Losing your Android device or having it stolen is something you don’t want to happen, but if it does, you have to be able to locate it and, especially remove sensitive data from it. That’s what the Android Lost app helps you do.
Set Up Android Lost
Let’s see how this great tool can be used. Start by installing the free app from the Google Play Store on your device.
Now that it’s installed, you’ll notice that the app is called Personal Notes on your device (it does look a little bit less suspicious to a thief, I guess). Next, start it on your device in order to activate it.
Once started, you’ll notice that it doesn’t have much of an interface (neither does the web service), but fact is that the service does get the job done, and that’s much more important. Just like a server, you just need the essentials to get things done, not a lot of GUI fluff. Once started, click Request Administrator Rights if you plan on using the app to remotely lock or wipe your device.
One more step to start using it – go to Androidlost.com and use the same Google account you use on your Android device to sign in to the service. You’ll have to give permissions for your account to be used here, too.
After that you’ll get a web interface allowing you to perform a plethora of operations on your device, split into categories like Basic, Status, Messages, Security and Mobile. Again, a bland interface but does what it needs to do.
The Basic section allows you to do things such as sounding an alarm (and a very annoying one at that) on the device, and you can even choose a file to play. You can also get the device’s location (and even turn on GPS remotely for more precision). You’ll get the location pinpointed on a map, so you can just go and get it.
The Status section will allows you to get the device’s status, as well as to toggle WiFi, GPS or Bluetooth, as well as get your Android smartphone or tablet’s status.
While the Messages section allows you to send various messages to the screen, its Message picture feature is probably the most useful one – it will send a pop-up message to the screen of the device, requiring the user to press OK to get rid of it. The moment he does, the device takes a picture using the front camera and sends it back to you. You can even get the last text messages sent and received on your phone, which could give you an idea about the thief.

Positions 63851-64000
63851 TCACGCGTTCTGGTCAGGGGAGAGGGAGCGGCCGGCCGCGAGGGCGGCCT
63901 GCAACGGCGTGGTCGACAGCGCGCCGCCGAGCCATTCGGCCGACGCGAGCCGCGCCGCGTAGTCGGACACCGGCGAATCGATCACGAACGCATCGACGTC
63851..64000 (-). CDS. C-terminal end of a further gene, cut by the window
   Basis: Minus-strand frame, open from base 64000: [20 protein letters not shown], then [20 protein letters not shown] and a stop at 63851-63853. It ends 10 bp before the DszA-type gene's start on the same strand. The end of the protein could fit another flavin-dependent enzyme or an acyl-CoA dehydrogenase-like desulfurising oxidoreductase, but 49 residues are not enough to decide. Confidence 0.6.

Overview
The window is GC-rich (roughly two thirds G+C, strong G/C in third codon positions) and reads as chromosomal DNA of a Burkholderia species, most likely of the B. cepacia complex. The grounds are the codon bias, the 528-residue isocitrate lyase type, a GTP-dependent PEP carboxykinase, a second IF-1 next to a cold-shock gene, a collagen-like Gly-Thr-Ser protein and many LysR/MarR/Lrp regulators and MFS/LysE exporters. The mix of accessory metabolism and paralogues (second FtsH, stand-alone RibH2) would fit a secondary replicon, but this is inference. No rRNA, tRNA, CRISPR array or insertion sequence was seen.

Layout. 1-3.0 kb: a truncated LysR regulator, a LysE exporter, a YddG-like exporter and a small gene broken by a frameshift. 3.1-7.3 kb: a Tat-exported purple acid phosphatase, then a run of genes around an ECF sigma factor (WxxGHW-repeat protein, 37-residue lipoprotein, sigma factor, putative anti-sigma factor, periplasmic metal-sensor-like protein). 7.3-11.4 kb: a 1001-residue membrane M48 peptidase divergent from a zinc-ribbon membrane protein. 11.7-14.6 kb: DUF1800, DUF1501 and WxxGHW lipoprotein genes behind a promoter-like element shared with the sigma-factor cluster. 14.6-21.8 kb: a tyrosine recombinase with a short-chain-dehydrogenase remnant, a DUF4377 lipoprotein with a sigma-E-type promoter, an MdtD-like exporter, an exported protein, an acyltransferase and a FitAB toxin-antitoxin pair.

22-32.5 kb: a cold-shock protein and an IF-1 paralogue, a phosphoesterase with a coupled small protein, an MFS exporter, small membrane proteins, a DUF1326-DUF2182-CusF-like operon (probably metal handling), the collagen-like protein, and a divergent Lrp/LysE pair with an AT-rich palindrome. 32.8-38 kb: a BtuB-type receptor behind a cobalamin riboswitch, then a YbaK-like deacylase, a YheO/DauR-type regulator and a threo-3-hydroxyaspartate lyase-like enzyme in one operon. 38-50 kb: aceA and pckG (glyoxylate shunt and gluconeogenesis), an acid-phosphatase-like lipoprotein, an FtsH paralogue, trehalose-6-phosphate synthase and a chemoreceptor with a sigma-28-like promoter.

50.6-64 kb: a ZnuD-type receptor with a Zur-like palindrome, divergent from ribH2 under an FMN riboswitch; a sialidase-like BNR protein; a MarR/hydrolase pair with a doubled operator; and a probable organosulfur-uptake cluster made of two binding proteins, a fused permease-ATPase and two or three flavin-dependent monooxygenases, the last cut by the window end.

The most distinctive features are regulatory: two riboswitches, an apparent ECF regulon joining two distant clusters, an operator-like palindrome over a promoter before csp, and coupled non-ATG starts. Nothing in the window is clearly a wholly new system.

The Security section is probably the most important one, should you have sensitive data in your device – you can use it to hide the app in your phone’s menu (always a good idea), but also to wipe data from the SIM card or internal memory (you should probably do this only as a last resort).
It’s also possible, in case you think the phone’s internet connection is turned off or the Google account is blocked, to detect when the SIM card is changed. That way, commands can still be sent via SMS.
You can also lock the phone’s screen with a four-digit PIN (provided you’re not using one already).
The Mobile section also has some groovy features in it – you can get your phone to say a message using text-to-speech (like “you thief, put me down or I’ll explode on you” – don’t laugh, that might scare some people), or take pictures with any of your phone’s cameras and have it sent to your email address. You can also record sound with the phone’s microphone, so you can get an idea on its whereabouts and you can even hang up the phone.
All in all, despite the not-so-good-looking interface, this is great stuff, and it could be incredibly helpful in some nasty situations. It can’t hurt to have it activated, just in case.
Another app that will remotely wipe your Android data is the Lookout Mobile app, but that does require the premium version. Speaking of security, make sure to also check out our comparison of three popular security apps for Android.